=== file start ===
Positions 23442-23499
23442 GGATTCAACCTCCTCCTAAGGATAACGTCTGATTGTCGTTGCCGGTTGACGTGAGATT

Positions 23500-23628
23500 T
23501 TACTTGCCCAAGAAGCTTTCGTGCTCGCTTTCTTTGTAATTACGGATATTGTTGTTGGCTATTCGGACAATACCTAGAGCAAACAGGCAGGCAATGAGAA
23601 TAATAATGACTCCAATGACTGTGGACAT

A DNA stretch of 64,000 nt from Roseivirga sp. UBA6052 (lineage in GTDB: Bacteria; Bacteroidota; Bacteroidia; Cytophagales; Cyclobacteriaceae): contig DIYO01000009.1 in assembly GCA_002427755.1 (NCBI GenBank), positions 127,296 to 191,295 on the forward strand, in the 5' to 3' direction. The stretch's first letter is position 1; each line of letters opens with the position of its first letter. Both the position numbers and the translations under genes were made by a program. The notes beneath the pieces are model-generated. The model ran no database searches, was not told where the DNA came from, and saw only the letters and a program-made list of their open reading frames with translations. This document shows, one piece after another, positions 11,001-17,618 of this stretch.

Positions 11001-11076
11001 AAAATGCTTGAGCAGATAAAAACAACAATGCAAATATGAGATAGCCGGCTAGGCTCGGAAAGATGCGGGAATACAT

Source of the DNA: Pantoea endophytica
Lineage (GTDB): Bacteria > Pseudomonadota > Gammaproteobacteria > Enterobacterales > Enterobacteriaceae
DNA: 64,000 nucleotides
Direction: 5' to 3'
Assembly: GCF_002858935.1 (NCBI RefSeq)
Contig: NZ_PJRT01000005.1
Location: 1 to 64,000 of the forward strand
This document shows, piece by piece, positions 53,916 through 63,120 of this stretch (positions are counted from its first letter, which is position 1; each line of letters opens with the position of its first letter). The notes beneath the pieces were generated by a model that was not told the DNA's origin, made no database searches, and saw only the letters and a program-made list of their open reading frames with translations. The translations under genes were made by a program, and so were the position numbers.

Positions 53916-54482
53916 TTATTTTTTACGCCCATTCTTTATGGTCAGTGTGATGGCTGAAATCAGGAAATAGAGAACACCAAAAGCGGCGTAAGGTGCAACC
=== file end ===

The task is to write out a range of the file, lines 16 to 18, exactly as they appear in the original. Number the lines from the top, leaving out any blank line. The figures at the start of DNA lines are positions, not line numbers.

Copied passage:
Location: 1 to 64,000 of the forward strand
This document shows, piece by piece, positions 53,916 through 63,120 of this stretch (positions are counted from its first letter, which is position 1; each line of letters opens with the position of its first letter). The notes beneath the pieces were generated by a model that was not told the DNA's origin, made no database searches, and saw only the letters and a program-made list of their open reading frames with translations. The translations under genes were made by a program, and so were the position numbers.

Positions 53916-54482